Ultimately, we were the first to raise this issue in court, and the first to be granted relief on it. In the SEAL’s case, we persuaded the Navy Admiral in command of U.S. Navy Region Mid-Atlantic, and his JAG, to overturn his sexual harassment conviction as part of his final post-trial Convening Authority’s Action, something that almost never happens. Today that conviction no longer exists. And in the case of the Marine, the Government actually agreed to withdraw all of their Art. 92, UCMJ, charges based on SECNAV Instructions, and they stopped charging any future defendants with violating any SECNAV Instructions, and were forced to find other ways to charge sexual harassment.
Today, there is ongoing litigation at the Navy-Marine Corps Court of Criminal Appeals (NMCCA) in Washington DC to decide this issue once and for all. In U.S. v. Shields, NMCCA No. 201600133, a case my Assistant Senior Defense Counsel in Norfolk defended, NMCCA has been asked to decide whether a Sailor’s 2015 sexual harassment special court-martial conviction can stand in light of SECNAVINST 5215.1E. If the Court decides in favor of the appellant, that should signal anyone with such a conviction during this time frame to find a lawyer specializing in military law to help them get their conviction overturned.
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What Can You Do?There are a couple of things you can do if you fall into one of these categories. If you had, say, 18 years of service or more but did not have a retirement vested because you had not yet reached 20 years of service at the time you were separated for sexual harassment, then you lost millions of dollars in retirement benefits that you may be entitled to. In that case, you may be able to ask NMCCA to hear your case to challenge the conviction. If you were administratively separated, you may also need to appeal to the Board of Corrections for Naval Record, or the BCNR, to have your separation reversed. You might also have the option of fighting for your rights at the Federal Court of Claims. With so much riding on it, it is important to speak to an attorney about your rights. Unfortunately, after separation, you are no longer eligible for free legal advice from a JAG Defense office, so you will need to speak to a civilian attorney to make sure your rights are enforced.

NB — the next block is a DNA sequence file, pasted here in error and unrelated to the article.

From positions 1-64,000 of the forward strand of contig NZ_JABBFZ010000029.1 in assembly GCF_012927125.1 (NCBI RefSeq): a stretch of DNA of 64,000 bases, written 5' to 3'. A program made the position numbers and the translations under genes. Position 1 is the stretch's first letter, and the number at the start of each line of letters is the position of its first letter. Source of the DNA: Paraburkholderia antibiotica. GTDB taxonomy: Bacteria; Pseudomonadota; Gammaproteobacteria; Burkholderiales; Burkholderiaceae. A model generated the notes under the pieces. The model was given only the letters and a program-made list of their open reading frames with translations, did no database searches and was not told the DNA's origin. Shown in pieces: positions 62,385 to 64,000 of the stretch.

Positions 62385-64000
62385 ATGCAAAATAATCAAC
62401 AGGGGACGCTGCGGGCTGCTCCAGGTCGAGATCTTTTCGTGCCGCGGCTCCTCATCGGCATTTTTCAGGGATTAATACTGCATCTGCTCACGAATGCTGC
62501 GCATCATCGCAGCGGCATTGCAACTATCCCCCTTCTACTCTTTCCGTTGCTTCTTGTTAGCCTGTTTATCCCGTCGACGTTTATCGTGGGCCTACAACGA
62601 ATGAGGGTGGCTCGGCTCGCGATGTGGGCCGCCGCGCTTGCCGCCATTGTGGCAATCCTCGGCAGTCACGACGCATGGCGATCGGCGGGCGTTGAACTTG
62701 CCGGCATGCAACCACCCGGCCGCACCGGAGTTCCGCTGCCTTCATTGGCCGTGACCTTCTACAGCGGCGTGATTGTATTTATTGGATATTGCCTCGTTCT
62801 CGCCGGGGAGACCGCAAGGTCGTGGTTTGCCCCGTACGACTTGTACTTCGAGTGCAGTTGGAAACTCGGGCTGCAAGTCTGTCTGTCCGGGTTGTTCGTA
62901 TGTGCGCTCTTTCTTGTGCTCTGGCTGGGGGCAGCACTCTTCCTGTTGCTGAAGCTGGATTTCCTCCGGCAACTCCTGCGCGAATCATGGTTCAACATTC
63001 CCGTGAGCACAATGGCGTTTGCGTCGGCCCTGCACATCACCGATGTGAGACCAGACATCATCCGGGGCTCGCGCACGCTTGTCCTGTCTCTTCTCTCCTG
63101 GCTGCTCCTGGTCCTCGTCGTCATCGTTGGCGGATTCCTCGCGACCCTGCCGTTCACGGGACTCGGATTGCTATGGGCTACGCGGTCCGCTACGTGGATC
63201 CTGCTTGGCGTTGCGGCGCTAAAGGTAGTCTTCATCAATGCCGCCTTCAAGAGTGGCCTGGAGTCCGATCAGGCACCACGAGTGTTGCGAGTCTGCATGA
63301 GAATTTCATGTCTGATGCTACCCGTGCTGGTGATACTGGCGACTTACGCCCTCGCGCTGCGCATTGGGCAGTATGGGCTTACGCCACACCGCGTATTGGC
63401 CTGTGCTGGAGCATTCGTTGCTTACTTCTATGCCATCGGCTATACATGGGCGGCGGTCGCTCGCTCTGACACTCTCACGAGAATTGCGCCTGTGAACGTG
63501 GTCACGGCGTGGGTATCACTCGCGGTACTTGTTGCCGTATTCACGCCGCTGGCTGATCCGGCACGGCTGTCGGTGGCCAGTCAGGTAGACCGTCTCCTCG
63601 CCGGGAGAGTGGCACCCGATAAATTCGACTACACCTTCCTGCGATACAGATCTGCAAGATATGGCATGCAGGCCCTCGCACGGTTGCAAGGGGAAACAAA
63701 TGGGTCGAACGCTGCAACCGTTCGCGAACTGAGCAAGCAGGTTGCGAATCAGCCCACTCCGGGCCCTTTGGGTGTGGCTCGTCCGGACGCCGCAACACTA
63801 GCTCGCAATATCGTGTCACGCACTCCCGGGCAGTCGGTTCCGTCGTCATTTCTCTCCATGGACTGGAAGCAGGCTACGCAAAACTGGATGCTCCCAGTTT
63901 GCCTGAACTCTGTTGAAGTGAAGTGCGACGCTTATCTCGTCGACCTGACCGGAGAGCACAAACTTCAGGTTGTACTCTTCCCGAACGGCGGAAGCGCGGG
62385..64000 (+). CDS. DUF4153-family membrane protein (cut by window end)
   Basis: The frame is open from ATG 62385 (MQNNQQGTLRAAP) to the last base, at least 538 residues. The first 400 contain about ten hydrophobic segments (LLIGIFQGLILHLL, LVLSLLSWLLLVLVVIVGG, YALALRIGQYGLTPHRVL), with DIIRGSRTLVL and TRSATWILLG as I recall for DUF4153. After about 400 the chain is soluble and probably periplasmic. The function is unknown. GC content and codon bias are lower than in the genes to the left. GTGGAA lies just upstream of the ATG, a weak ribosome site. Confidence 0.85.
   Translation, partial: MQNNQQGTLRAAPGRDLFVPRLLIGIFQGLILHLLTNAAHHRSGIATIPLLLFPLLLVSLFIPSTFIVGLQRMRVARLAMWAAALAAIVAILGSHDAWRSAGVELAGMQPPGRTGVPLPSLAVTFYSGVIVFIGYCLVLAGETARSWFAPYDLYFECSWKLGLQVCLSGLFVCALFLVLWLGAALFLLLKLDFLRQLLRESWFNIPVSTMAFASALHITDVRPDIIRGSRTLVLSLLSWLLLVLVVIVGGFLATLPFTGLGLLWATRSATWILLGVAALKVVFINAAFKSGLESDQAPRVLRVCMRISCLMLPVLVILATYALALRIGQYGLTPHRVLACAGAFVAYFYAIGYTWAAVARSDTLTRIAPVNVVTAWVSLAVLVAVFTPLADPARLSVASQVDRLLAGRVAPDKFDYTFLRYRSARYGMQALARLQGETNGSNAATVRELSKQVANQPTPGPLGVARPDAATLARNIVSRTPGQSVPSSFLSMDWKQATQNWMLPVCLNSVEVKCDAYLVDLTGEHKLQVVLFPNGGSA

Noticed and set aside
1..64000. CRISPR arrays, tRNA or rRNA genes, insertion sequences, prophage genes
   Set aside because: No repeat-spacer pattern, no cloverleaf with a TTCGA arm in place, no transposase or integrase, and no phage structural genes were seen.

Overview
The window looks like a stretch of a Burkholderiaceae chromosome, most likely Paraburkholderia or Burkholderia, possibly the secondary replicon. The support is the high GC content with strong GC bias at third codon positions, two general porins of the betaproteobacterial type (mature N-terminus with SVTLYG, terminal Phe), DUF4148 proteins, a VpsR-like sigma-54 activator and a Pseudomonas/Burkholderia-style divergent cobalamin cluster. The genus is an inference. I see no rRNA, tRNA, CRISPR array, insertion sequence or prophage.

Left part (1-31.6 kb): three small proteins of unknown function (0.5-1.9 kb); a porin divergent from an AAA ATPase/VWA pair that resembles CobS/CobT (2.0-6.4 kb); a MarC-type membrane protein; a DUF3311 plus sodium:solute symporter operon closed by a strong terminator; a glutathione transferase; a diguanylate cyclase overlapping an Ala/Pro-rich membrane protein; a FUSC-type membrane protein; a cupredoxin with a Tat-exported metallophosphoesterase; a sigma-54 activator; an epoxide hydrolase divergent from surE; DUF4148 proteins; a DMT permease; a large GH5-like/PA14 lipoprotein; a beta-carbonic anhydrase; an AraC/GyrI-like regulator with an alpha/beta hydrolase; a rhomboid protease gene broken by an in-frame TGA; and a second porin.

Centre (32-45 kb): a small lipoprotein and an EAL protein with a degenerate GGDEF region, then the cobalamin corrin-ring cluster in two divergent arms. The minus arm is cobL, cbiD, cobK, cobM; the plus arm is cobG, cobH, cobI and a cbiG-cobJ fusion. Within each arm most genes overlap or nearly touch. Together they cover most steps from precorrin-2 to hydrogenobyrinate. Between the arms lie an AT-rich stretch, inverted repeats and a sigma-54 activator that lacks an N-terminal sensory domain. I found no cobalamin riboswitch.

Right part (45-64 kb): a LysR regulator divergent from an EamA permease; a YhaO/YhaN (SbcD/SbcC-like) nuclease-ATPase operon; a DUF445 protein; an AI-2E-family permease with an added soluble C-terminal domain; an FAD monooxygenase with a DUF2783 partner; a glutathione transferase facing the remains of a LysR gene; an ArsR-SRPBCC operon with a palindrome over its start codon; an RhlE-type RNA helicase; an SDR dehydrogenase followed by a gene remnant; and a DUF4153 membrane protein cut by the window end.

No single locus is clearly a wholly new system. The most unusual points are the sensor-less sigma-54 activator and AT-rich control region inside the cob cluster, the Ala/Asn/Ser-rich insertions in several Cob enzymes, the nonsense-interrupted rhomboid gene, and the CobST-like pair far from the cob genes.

Even if you do not have millions of dollars of retirement money invested in this issue, you still can benefit from challenging your sexual harassment court-martial conviction, administrative separation or BOI. It can lead to a restoration of your benefits, getting your military career back, getting a new DD-214 with more favorable language, expungement of your conviction, and backpay for forfeitures from your paycheck that you should not have had to make, etc.
At the end of the day, no one should suffer the effects of having their military career tainted for violating an order that did not exist. Nor should any Sailor, Marine, Coastguardsman, Soldier or Airman lose their career if the rules were not followed. If this has happened to you, you should seek help from an expert to correct it.
Secretary of the Navy Ray Mabus, whose office was responsible for self-cancelling perhaps hundreds of instructions, including the instructions criminalizing sexual harassment and hazing